After all that work and watering I did yesterday, we had the loveliest steady rain in the afternoon. Oh, well, wrestling with the garden hose is good for the biceps. It's also good for the carrots. I planted a second crop a couple weeks ago and they're just beginning to germinate. I also planted some more cilantro, which has popped up and, I hope, will be big enough to use when the last of the tomatoes ripen. I plan on making lotsa salsa this year, last year's supply was gone in a flash!

I sure do love choosing what's for dinner based on what's ripe. The edamame is a-l-m-o-s-t ready. I can't wait. It's a toss-up between onions and edamame for my favorite crop. While edamame beans look like baby limas, they're much more nutritious and much more expensive in the freezer section of the grocery. They grow easily, so it makes sense to me to grow a lot of it.

Onions are on my short list just because I think it's so cool to grow a big ol' onion, pull it out of the ground, let it cure for a couple weeks and then toss it in a mesh bag. Every year I say I'm going to grow more. And every year I do. One of these days my 35 x 80-foot garden plot is going to be half edamame and half onions. Heh.

Monday, July 25, 2011

On the third day …

she finally got the strawberry bed weeded, trimmed, clipped, watered and mulched.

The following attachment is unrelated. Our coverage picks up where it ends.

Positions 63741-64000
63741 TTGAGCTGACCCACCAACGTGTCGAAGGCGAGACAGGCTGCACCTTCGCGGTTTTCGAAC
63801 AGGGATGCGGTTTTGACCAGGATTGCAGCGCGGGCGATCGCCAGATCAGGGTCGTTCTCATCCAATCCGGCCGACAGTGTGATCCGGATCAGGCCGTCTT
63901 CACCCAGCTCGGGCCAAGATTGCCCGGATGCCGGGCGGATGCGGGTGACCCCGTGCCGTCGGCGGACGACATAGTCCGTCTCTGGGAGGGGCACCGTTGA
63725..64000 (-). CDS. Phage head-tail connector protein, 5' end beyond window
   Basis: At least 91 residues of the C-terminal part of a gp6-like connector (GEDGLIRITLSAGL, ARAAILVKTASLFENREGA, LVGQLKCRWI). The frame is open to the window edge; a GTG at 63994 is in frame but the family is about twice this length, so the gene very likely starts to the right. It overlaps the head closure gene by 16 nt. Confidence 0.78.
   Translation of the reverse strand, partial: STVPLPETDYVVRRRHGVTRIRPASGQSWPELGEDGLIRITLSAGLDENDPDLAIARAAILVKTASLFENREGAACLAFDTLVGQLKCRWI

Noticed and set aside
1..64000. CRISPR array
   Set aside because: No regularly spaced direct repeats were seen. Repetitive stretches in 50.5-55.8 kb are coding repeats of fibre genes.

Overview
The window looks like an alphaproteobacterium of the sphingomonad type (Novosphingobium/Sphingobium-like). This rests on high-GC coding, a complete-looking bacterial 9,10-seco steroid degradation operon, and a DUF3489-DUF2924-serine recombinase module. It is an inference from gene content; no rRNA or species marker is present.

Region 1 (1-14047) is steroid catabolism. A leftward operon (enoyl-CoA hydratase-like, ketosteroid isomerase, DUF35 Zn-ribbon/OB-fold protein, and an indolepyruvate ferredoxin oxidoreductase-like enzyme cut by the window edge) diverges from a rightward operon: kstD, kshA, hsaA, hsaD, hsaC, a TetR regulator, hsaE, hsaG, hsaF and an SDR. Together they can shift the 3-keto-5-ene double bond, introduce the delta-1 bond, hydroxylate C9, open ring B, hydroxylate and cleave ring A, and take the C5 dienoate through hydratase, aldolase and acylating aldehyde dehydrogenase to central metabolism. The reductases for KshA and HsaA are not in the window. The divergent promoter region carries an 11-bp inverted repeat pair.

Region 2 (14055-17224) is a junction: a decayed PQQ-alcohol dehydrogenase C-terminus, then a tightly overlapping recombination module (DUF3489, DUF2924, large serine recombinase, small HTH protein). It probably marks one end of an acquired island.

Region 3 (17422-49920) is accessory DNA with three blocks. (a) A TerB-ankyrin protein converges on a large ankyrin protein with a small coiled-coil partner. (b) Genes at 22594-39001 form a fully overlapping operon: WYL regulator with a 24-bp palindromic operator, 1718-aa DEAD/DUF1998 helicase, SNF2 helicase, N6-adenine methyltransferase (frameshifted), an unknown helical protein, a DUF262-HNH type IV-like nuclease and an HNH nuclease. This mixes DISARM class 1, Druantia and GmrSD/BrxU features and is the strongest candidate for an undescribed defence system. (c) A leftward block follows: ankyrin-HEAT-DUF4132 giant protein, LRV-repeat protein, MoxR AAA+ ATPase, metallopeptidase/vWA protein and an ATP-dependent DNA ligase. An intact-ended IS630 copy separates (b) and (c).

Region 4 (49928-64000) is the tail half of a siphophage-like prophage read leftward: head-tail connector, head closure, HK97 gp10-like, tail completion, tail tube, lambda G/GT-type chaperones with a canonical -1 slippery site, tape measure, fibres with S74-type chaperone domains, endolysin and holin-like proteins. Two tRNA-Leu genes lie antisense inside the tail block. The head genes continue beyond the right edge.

I started cleaning up the strawberries Saturday morning, before it got too hot. There are just three rows of strawberries in my garden, and they're pretty short rows, maybe 20 feet. While my intent was to do all three rows on Saturday, I quit after I'd finished the first.

Sunday was more of the same, and today I finished the third. It was the worst – choked with clover and crabgrass and various and sundry unwelcome greenery. I don't use chemicals to control weeds, so it was just me and a few hand tools. And a lotta sweat.

Strawberry plants send out runners – long stems with little baby strawberry plants on them, much like spider plants. If the baby plant landed and rooted in a good spot, I left it, but I cut back most of the runners and trimmed all of the plants. I replanted some of the baby plants that had pretty good roots.

Oh, and I ate one delicious and very late strawberry. Heh.

I watered the whole bed well, then spread an entire bale of straw over all three rows, then watered all the straw.

My hope is that next spring's weed crop will be greatly minimized while the strawberry crop will be better than this year's.

Gardening strengthens my back, shoulder and leg muscles. And I'm saving money. (Each plant – three dozen – should produce a quart of berries. I spent $15 for some of the original plants [the bulk of them were someone else's clipped runners] and $4.50 for the straw. You do the math.)

Clearing all those weeds and adding a straw mulch is good for the soil. Hard physical labor is good for the soul.

And the winner is …


I couldn't find a way to contact you through your blog, Mindy, so I hope you're reading this today. Please send me your address (e-mail me at shrinkingknitter AT gmail DOT com) and I'll get your gardening book in the mail. Congratulations, and thanks for your comment.